“Many of us have an intuitive desire to please others, to explore every opportunity, to take on more than we can handle, and worry about the consequences later. But if you can master the art of saying ‘no,’ you can prevent your time and focus from being held captive by a constant barrage of requests and distractions.”

[Y]ou can’t do it consistently without a plan.

“If I wake up with a clear picture of my key priorities, I’m infinitely more productive and relaxed. What’s more, I’m also much better at deciding what not to do and which requests to turn down, because what I need to do is already mapped out — I’ve already decided. By contrast, kicking off the day without a plan opens you up to working reactively, letting other people’s demands dictate what you do with your day.” — Five ways to say “no” so you can finally reclaim your focus

Note: You can’t do ANYTHING important without a plan. If you care about it, plan it — prioritize it, put it in your schedule, protect it. And have a plan for remembering to keep on doing it, no matter what.


Turning from a crushed schedule to ponder and reflect in your journal may seem impossible — going from 60 to 0 in a few seconds.

Does your day have periods of calm, rest, focus? Does your child’s day?

Have you build in enough white space to process the things that happened during the busier times of the day?

Time not just to have an experience but think about that experience and what you might do with it or add to it to make it something more?

When you think about lying down during the day (as recommended by this article), do you automatically recoil? Does it seem lazy? Ridiculous? Impossible?

Do you invest in recovery? The wandering thoughts that often precede inspiration?

“With the advent of smartphones, hardly any vertical or horizontal position is safe from the disturbances of the outside world. We ruin our sleep by exposing our retinas to the bright blue light of our screens just before bed. We put our phones next to our pillows or on the bedside table, and our first action in the morning is to reach over to check the messages that have arrived overnight.”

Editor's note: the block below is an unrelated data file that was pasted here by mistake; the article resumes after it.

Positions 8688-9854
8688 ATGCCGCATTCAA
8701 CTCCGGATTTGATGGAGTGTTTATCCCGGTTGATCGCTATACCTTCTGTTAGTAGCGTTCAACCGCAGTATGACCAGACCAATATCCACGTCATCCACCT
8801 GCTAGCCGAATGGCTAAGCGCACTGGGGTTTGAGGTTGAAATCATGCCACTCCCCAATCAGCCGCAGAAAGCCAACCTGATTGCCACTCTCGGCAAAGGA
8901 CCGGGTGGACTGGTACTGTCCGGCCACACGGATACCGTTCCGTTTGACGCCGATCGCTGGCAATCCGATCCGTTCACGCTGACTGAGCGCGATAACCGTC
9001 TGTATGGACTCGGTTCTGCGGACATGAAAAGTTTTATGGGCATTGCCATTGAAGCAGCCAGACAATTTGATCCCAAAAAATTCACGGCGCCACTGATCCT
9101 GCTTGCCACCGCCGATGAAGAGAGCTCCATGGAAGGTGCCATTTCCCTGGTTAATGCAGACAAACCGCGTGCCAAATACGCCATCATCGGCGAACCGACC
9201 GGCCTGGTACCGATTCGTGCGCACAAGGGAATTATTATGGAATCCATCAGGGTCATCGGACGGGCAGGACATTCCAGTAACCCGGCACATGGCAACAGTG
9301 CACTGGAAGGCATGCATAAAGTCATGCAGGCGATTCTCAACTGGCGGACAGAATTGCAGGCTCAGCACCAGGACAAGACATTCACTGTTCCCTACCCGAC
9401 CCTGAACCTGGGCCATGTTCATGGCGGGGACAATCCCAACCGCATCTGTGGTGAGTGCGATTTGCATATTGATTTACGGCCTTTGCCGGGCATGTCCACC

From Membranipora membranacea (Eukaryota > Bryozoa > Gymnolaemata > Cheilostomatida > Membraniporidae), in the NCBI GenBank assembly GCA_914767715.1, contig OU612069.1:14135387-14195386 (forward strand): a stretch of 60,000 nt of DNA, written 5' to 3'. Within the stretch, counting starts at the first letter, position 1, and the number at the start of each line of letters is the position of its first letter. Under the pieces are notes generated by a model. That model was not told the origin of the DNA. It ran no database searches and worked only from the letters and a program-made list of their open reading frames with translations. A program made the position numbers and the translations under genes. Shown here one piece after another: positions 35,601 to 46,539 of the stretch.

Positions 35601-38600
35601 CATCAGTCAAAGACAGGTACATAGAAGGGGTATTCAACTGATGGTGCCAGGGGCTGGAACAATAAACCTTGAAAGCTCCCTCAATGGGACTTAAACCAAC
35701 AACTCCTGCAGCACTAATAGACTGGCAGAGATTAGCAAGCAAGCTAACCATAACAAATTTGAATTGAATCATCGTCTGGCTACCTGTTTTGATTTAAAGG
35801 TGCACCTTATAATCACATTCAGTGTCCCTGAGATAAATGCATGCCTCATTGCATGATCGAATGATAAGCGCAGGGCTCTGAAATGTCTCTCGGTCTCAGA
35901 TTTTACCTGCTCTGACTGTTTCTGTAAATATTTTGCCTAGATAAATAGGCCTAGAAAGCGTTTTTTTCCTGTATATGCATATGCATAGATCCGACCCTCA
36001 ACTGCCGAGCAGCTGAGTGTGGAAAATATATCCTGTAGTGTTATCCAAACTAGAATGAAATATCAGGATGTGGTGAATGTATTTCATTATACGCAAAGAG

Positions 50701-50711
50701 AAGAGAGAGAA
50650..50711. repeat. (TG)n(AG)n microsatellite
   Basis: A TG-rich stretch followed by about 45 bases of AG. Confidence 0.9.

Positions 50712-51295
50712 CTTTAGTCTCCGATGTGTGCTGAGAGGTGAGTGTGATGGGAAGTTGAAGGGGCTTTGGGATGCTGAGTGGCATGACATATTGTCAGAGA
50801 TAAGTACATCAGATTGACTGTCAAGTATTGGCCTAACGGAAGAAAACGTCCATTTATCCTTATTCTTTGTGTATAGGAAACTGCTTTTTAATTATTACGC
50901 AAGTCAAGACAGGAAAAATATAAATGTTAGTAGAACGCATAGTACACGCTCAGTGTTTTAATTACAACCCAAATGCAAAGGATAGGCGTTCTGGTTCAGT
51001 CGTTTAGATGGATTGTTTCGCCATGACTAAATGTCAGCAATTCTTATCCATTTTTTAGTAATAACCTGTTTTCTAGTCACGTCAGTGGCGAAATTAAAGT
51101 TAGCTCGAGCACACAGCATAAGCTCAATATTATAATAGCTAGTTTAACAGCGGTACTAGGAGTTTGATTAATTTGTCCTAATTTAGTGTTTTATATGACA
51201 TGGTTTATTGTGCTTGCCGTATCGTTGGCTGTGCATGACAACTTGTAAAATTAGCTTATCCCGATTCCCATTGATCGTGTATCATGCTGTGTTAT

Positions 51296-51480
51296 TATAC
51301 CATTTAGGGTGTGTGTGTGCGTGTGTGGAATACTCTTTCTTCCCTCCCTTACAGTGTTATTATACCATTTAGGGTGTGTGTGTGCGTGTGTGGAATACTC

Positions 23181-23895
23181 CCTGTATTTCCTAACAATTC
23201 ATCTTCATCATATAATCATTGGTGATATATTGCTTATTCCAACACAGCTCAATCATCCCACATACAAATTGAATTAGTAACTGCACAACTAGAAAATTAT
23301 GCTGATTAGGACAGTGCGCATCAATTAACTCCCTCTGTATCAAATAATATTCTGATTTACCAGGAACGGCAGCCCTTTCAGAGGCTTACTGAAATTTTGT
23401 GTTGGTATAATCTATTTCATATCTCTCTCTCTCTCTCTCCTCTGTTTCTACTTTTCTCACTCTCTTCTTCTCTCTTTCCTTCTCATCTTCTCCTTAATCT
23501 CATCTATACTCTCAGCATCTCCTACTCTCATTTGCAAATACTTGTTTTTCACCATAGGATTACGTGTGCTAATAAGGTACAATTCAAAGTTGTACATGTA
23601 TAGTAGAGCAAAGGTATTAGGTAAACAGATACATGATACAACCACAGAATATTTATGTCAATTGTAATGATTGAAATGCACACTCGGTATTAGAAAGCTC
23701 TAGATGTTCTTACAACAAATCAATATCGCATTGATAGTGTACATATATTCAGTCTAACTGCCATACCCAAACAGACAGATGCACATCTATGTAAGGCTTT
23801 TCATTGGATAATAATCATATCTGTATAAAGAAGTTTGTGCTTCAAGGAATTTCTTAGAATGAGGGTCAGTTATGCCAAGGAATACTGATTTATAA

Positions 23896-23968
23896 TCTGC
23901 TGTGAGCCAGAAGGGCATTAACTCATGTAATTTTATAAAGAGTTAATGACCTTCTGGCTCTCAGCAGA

“What do you do to put yourself in a reflective, unhurried state of mind?”

“We relax our state of hyper-vigilance, and our thoughts soar.”Here’s to the lost art of lying down


We often talk about giving our children big chunks of uninterrupted time — and eliminating as many jarring transitions as possible, so the best play and work can continue as long as possible.

(Have you ever found yourself interrupting something you value in order to hurry on to something you actually value much less?)

“What are your hours like? A pile of pebbles  —  fragmented, shattered, a collection of short work moments? Or are your hours like a big rock  —  solid, whole, uninterrupted?

Do you have 60 minutes? Or do you have 15 minutes, 10 minutes, 25 minutes, 5 minutes, and 5 minutes?”

“If fragmented time was seen as the disease it is, it would be labeled an epidemic. No wonder people are putting in 80 hours just to manage to sweep up 30 good ones.

Time is the most precious thing there is, yet we split it up and give it away like there’s an endless supply. And whatever time you do have, you have even less attention.” — What’s an hour?

Remember, too: When children are trained to live their live in short segments, constantly interrupted, knowing that soon they’ll have to stop what they’re doing now and do something else, why would they relax, get into the flow, and invest in creating, thinking, problem-solving?

Many adults will tell you that children have short attention spans, but we *train* them to have short attention spans. Children can easily become engrossed in things that interest them, if we give them that uninterrupted, protected time.


What work could children do if they were given time and materials and supported by adults who valued their interests and ideas?

“…Dewey’s vision was that children learn by doing. Specifically, they learn by experimenting.

At the Lab School, this meant that children, from a young age, did laboratory-style work across a range of subjects. They did chemistry by working in the kitchen; botany was learned by growing plants in the garden.

Throughout, Dewey and his colleagues used terms such as ‘experiment’ and ‘laboratory’ capaciously. To them, every act of learning was seen as experimental in an important sense.”

“It should be obvious, in a sense, that children learn new material in ways that mirror the progress of scientific research.

What needs explaining is not how children came to seem like ‘little scientists’…but how they ever 
stopped seeming that way.How the scientific method came from watching children play

Children’s capabilities are enormous — we just need to support them.

Thank you as always for your continued support!

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Have a great week!